Following a meeting of the UK Government’s Cobra emergency committee regarding the seizure of the British-flagged oil tanker Stena Impero, UK Foreign Secretary Jeremy Hunt condemned the detention by Iranian Revolutionary Guards on Friday 19 July as an “act of state piracy.”

He said “constructive discussions” had taken place with a number of countries over the preceding 48 hours. He has called for a European-led naval force to be set up in the Gulf to protect UK shipping in the region.

Hunt said: “It is with a heavy heart that we are announcing this increased international presence in the Gulf, because the focus of our diplomacy has been on de-escalating tensions in the hope that such changes would not be necessary.

“If Iran continues on this dangerous path, they must accept the price will be a larger Western military presence in the waters along their coastline, not because we wish to increase tensions but simply because freedom of navigation is a principle which Britain and its allies will always defend,” Hunt said in a statement in the Commons.

Hunt also said British-flagged ships were advised against travelling in Iranian waters and the entire Strait of Hormuz.

Following Hunt’s statement, the US secretary of state, Mike Pompeo said the UK must take care of its own ships. “The responsibility in the first instance falls to the United Kingdom to take care of their ships,” Pompeo said in an interview on Fox News, adding, “The US has a responsibility to do its part but the world’s got a big role in this too.”

The tanker seizure

Prior to the seizure, an audio recording of the radio exchanges between Royal Navy frigate HMS Montrose and Iranian armed forces vessels was heard where the crew were told by the Iranian ship that they wanted to inspect the tanker for security reasons. In the radio recording, the Iranian vessel can heard be heard telling a ship: “If you obey you will be safe.”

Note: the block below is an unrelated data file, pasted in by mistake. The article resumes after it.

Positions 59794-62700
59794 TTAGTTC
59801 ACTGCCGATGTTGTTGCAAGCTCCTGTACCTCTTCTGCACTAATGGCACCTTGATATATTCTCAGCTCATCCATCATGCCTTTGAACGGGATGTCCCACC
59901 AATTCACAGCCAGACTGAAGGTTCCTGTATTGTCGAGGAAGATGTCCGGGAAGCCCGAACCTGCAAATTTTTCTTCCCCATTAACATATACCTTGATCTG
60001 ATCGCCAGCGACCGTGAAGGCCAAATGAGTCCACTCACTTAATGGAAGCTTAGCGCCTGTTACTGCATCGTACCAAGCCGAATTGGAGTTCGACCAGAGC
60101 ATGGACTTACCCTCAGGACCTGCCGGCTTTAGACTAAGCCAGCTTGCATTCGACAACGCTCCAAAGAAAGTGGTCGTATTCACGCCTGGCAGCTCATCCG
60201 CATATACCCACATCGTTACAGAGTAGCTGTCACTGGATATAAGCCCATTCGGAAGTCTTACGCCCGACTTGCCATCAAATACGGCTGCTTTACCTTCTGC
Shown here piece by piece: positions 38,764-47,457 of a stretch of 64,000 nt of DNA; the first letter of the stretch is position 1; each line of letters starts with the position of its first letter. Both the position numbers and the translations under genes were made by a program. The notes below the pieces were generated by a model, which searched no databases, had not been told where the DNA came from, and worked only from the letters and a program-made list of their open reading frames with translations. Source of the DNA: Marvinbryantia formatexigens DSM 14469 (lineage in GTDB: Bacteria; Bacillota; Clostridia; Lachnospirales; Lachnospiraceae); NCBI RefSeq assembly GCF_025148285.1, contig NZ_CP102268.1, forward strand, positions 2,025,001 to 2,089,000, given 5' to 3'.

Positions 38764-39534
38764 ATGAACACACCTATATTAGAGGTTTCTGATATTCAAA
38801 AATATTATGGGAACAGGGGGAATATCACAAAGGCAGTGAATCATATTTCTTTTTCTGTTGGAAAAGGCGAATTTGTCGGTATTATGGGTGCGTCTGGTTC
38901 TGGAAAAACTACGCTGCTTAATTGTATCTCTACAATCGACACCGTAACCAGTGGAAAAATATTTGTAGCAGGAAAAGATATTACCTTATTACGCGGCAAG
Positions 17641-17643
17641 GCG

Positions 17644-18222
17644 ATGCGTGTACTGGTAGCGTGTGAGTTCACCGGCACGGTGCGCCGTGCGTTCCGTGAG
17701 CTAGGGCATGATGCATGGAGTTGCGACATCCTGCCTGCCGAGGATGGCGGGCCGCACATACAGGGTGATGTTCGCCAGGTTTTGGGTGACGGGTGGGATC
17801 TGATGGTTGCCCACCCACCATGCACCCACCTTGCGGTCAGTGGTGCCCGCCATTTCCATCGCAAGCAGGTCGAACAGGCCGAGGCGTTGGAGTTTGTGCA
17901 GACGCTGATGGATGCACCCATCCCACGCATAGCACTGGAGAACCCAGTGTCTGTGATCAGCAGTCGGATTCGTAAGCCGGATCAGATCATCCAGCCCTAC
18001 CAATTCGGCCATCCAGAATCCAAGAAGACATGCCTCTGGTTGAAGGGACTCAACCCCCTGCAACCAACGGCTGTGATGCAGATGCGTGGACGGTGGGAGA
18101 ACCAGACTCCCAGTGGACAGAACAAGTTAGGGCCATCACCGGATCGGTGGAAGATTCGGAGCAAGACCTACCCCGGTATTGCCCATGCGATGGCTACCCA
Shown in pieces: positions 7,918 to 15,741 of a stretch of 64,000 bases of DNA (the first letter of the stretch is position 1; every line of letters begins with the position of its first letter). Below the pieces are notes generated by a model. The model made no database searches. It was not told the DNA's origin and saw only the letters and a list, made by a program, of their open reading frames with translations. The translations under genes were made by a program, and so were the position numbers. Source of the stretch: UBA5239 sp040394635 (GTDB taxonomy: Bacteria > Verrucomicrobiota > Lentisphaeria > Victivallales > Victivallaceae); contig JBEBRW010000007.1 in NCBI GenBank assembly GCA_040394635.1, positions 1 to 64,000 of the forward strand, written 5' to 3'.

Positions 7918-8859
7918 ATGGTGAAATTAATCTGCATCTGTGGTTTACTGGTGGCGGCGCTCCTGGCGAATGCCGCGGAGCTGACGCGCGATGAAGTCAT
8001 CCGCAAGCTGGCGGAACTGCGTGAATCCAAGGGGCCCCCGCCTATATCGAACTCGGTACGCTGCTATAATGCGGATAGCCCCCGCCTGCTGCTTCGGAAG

The Swedish-owned, UK-flagged ship and its 23 crew members are now being held at the Port of Bandar Abbas. It wasn’t the only tanker that was seized. A second British-owned Liberian-flagged tanker, the MV Mesdar, was also boarded by armed guards on the same day but was released.

This incident followed just weeks after British Royal Marines seized an Iranian tanker Grace 1 off the coast of Gibraltar earlier this month as the UK claimed the vessel had violated the EU sanctions on Syria. It was then that an Iranian official threatened to seize a British oil tanker in retaliation.

In letter to the president of the United Nations Security Council the UK said Iran’s actions were “unacceptable and highly escalatory” and that “current tensions are extremely concerning, and our priority is to de-escalate.”

Addressing the situation, Iran’s foreign minister Javad Zarif blamed UK’s ongoing trade relations with US. He tweeted that the UK “must cease being an accessory to #EconomicTerrorism of the US.”

Impact on maritime and commercial operations

However, apart from the political turmoil, the main concern is the safety for UK ships in international waters. Secretary General of the International Chamber of Shipping, Guy Platten said: “Freedom of navigation is vital for global trade and we encourage all nations to uphold this fundamental principle of maritime law. In the 21st century it is not acceptable for seafarers and ships to become pawns in any way, they must be allowed to operate in safety. We will be reviewing the situation and remain in contact with relevant authorities.”

Platten added: “Freedom of navigation is enshrined in international law, specifically Article 87 of the United Nations Convention on the Law of the Sea. It is vital for global trade that all nations uphold this fundamental principle of maritime law. The priority must be the safety of the 23 crew.”

Some also believe the situation can potentially go beyond international relations and affect the business world. Senior director at global investigations firm Kroll, Richard Phelps, said: “The Gulf region is no stranger to maritime risks resulting from geo-political factors, and historically the threat level has oscillated over the years.

“The past two months though have witnessed a major escalation in the threat level, and it is civilian commercial vessels that have particularly borne the brunt of this threat.

UK shipping in the region has halted after the UK Department for Transport requested all British flagged ships to avoid the Strait of Hormuz until further notice.